All people go through every stage in the buyer’s journey, and they do it in the same order. That means content needs to be created for each stage equally. People are so quick to lean in and create awareness content over and over again, but that is detrimental to converting strangers into customers of your business. Content must be strategically created to nurse people through the buyer’s journey, so it doesn’t feel forced or salesy. The best way to do that is knowing what type of content is best suited for each stage, and then moving forward.


This is the first stage of the buyer’s journey, and the one most people center a majority of their content around. During the awareness stage, people are trying to find answers or solve specific problems. These people are strangers to your business and are hoping you have content that can educate them and direct them toward a solution. That means your content should be entirely informational without selling your business or services. The best content for the awareness stage includes:

  • Blogs – this is the go-to for awareness stage content. These blogs should be entirely informational, like this blog you’re reading. You shouldn’t focus too much on your company or services, but focus on helping the reader find answers.

  • Checklists – these are quick and easy ways to put out helpful content on so many different topics. You can do checklists on how to do things, whether in a step-by-step process or overall.

  • Ebooks – certain topics have a lot of components to them and can’t be covered in a blog. Ebooks can cover a wide-range of topics with links and images to give people a deep-dive and have a table of contents to make them easily searchable.

  • Reports – these can be either data- or research-driven and should be presented in an easily digestible way. If the information is complicated, there should be commentary to help the reader thoroughly understand.

  • Instructional video – some people don’t want to read how to do something, so they are looking for a visual instead. Putting together a short instructional video that has subtitles for people who don’t want to watch with sound is very effective.


If someone is looking for consideration stage content, they are in the middle of the sales funnel. That means they have identified their problem and are now searching for the most effective solution. Content in this stage should showcase why your company is the best fit for them in terms of services and personality, establish trust, and increase brand awareness. People stay in the consideration stage longer than the others because they want to make sure they are selecting the best option. Content for this stage includes:

  • Client case study – while testimonials don’t help your case with potential buyers, case studies do wonders. The difference is case studies do an in-depth review of how and to what extent your company helped a client.

  • Statistics sheet – there’s a lot of power in numbers. If you have any data surrounding your company and what it does, compiling it into a one-sheet to be displayed online is a great way to show the effectiveness of your products.

  • Demo videos – depending on what your company sells, showing how your product or service works and how it will benefit you is extremely helpful. The video format also adds a face and personality to your brand.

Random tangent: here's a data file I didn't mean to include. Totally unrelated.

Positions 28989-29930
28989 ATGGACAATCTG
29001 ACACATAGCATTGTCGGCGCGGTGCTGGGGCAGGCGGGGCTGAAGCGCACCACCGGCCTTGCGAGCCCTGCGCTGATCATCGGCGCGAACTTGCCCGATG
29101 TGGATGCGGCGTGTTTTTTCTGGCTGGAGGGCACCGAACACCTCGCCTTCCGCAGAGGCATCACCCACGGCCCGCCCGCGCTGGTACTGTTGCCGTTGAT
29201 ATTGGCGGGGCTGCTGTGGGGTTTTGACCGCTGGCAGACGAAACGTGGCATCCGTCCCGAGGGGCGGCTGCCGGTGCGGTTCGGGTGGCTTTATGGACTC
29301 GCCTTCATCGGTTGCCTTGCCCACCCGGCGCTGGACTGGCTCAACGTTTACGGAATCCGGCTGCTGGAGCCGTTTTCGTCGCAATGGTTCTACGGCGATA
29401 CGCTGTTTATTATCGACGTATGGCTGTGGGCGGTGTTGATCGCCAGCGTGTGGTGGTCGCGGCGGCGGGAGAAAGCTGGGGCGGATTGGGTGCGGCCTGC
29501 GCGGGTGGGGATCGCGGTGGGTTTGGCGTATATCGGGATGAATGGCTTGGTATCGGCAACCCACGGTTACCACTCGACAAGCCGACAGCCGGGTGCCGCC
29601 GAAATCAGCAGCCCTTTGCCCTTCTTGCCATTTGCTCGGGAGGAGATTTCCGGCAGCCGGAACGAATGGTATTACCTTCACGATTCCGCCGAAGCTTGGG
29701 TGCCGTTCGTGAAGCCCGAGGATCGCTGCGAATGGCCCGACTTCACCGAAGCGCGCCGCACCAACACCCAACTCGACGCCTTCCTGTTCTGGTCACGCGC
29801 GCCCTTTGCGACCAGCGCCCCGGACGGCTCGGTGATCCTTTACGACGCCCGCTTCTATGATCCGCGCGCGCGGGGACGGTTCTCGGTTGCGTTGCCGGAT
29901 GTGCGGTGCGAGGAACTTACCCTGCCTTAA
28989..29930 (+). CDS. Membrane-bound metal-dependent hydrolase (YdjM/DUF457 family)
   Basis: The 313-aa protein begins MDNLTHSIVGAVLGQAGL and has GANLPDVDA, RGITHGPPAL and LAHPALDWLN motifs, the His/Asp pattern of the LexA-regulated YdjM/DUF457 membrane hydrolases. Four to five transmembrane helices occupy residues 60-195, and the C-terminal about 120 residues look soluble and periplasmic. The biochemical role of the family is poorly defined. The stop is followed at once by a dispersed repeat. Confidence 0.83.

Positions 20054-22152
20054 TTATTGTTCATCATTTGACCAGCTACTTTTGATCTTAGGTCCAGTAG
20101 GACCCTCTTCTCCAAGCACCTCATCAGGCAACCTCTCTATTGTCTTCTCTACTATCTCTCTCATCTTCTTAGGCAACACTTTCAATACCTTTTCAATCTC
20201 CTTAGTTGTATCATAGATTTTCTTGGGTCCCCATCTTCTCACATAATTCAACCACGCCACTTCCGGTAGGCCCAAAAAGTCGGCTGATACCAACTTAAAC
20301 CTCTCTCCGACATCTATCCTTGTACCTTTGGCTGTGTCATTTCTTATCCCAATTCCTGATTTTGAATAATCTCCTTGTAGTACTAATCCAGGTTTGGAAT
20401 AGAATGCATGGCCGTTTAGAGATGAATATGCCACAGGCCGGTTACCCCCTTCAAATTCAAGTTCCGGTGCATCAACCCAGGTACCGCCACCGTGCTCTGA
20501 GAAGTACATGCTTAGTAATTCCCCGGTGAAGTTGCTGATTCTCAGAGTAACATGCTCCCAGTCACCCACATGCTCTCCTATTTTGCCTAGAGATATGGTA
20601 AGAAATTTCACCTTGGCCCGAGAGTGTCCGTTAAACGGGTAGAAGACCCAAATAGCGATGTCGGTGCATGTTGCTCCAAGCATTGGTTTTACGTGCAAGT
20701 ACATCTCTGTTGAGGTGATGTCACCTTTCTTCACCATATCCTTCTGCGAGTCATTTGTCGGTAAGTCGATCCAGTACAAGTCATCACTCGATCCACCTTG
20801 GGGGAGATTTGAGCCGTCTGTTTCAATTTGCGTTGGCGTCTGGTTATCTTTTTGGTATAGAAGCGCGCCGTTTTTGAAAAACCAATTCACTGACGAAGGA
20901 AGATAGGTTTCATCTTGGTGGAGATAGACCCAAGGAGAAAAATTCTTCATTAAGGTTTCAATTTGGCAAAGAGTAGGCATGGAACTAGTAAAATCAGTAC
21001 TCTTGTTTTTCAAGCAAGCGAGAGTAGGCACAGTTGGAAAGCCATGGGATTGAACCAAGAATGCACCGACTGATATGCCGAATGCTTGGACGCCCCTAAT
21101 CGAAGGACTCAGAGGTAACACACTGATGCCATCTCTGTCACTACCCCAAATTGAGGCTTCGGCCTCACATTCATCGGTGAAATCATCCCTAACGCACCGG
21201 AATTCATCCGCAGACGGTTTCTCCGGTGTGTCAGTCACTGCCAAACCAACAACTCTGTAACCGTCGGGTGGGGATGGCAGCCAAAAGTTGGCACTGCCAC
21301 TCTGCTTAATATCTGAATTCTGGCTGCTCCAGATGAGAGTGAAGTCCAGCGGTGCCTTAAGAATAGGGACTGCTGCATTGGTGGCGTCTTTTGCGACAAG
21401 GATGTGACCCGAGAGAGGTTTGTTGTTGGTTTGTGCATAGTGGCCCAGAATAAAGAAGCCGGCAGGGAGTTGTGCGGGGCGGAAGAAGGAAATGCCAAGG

• Product FAQs – the company that provides the most answers to the buyer’s questions is usually the winner. Think about everything people would want to know about your product or service and answer away.

  • Product comparison – get your dukes up because it’s time to demonstrate why you’re the best option of other companies in your industry. The best way to do that is by directly comparing key points of your product against another.


This is the stage it all comes down to. During the decision stage, people are ready to pick the company they are going to buy from. They’ve identified their problem, researched what solutions exist, and now they are going to select where to purchase that solution. Think of content in this stage as getting in a final word and making it easy for them to make a purchase. You should present something that has a call-to-action and entices them to pull the trigger. Content in the decision stage includes:

  • Coupon – price is a big factor when it comes to making a purchase. Coupons make your price more competitive, and they also make buyers feel like they are getting a good deal and need to buy before the deal disappears.

  • Free trial – you have a great product, so you know if people got a chance to try it, they’d like what they see. Offer a one-week or 30-day free trial to get people more familiar with your product and entice they to buy.

  • Freebies – different from a free trial, freebies are given away entirely free with no strings attached. Example: give away a logo design for free if you are a graphic design agency. The thought is they will like you and your work, so they will seek your design services.

  • Evaluation – people may know they need your service, but they may not know how badly they need it. If you evaluate their problem, you are giving them something personal for free and creating a personal connection.

  • Consultation – this is great for people who have friendly personalities. Offering a consultation will get people face-to-face with you and build a relationship, which goes a long way for establishing trust.

While these aren’t the only options for creating content at each stage of the buyer’s journey, it is a great place to get started. Using these tips will help you vary the type of content you are producing and the stage of the buyer’s journey you are targeting. Looking for other inbound marketing help? We’ve got your back! Send us an email at and let us know what you need.